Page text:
Getting angry over driving trifles

This video below shows what can happen when two drivers both try to enter a Taco Bell drive-through line at the same time and then each refuses to yield to the other, ending up blocking the line for everyone and the police having to be called in. The video was taken by a driver who was stuck behind as the people in the two contesting cars demanded that the other back down, and the videographer could not believe that this standoff was over Taco Bell food.

This is due to a combination of two factors: unclear right of way plus the curious anger and intransigence that people seem to be prone to when they get behind the wheel of a car, when being delayed by even a few seconds or inconvenienced slightly is sufficient to cause yelling, physical violence, and even death.

Usually, at least on the main roads, there are signs indicating who has right of way at the merge point. But it is important that one does not demand the right of way but yield it. It is always better to yield the right of way if the other driver seems to be taking it because they may have not noticed the signs requiring them to yield. There are a couple of places on the highways around Cleveland where one highway feeds into another and one sees this sign that does not indicate which lane has the right of way. Because the cars are traveling at high speeds, I find this extremely dangerous and have observed the cars ahead of me in each lane blithely going along until they realize at the last moment that they might side-swipe each other and swerve to avoid it. I am familiar enough with the locations of these signs that if the traffic is heavy, I get out of either lane before I enter the merge point.

Road rage is a real danger. A couple of friends of mine described frightening incidents where they admitted they had done the wrong thing but despite making apologetic signs, the other drivers were so outraged that they followed them for a long time, trying to either intimidate them, cut them off in retaliation, or maybe stop them to do who knows what.

People get really, really angry about minor driving inconveniences and given the easy availability of guns in the US, ones should not get into confrontations, like the one that led to the senseless murder of a young woman.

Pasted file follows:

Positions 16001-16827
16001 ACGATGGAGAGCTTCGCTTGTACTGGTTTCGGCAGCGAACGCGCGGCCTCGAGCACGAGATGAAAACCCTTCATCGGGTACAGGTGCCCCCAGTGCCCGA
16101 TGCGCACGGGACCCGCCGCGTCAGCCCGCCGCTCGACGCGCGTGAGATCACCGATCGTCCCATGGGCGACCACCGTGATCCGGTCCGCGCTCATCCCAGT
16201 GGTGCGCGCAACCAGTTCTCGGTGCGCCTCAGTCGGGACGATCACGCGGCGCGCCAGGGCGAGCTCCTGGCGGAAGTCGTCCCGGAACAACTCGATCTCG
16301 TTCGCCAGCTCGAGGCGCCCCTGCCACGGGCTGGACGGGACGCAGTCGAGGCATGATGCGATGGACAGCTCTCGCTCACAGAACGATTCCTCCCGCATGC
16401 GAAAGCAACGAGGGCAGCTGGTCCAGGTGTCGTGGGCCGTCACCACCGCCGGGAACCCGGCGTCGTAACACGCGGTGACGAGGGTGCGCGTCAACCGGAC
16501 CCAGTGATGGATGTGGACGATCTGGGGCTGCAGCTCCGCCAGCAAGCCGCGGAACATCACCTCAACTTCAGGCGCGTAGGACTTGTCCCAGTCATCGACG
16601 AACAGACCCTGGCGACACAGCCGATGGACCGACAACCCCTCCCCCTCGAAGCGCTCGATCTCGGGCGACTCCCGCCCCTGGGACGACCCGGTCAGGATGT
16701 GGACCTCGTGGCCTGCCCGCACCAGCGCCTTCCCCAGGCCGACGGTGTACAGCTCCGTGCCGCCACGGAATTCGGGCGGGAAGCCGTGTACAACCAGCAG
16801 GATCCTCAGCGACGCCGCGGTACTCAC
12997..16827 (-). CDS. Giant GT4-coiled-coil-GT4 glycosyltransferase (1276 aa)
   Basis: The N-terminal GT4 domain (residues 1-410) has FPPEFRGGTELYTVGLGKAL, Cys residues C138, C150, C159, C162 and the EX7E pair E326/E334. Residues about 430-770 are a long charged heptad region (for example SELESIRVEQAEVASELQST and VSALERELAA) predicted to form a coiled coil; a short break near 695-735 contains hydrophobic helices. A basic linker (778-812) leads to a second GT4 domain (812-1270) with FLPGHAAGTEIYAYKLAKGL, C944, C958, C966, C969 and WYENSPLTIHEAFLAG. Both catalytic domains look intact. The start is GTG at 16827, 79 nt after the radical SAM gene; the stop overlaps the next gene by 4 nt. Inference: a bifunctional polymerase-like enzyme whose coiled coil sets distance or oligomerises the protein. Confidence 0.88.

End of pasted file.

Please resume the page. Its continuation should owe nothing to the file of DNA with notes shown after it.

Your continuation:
District Attorney Tom Hogan said 28-year-old David Desper of Trainer, Delaware County, turned himself in about 2 a.m. Sunday in the killing of the young woman – who had just shopped with her mother and grandmother for items to bring with her to her freshman year in college.

“This is the story of a savage and senseless murder,” said Hogan.

The motive was as trivial as it gets, he said: “Because somebody didn’t want to give way. Because somebody didn’t want to merge into a lane of traffic.”

He said Desper, on the Route 100 bypass at the same time as Roberson, “jockeyed for position and wasn’t happy. So he pulled out a gun and shot Bianca in the head.”

Even a priest has been arrested for threatening with a gun another driver who was trying to overtake him.

There is something about driving that brings out an aggressive streak in otherwise normal people who will refuse to yield even when there is absolutely nothing at stake except a second or two of lost time. I try to remember piece of advice that I heard as a very young boy that being right is not always the most important thing:

“He was right, dead right, as he went along.
But he is just as dead now as if he had been wrong.”

It is simply not worth it to risk a confrontation or an accident or even death over trifles. Just yield.


  1. jrkrideau says

    All this over a Taco Bell?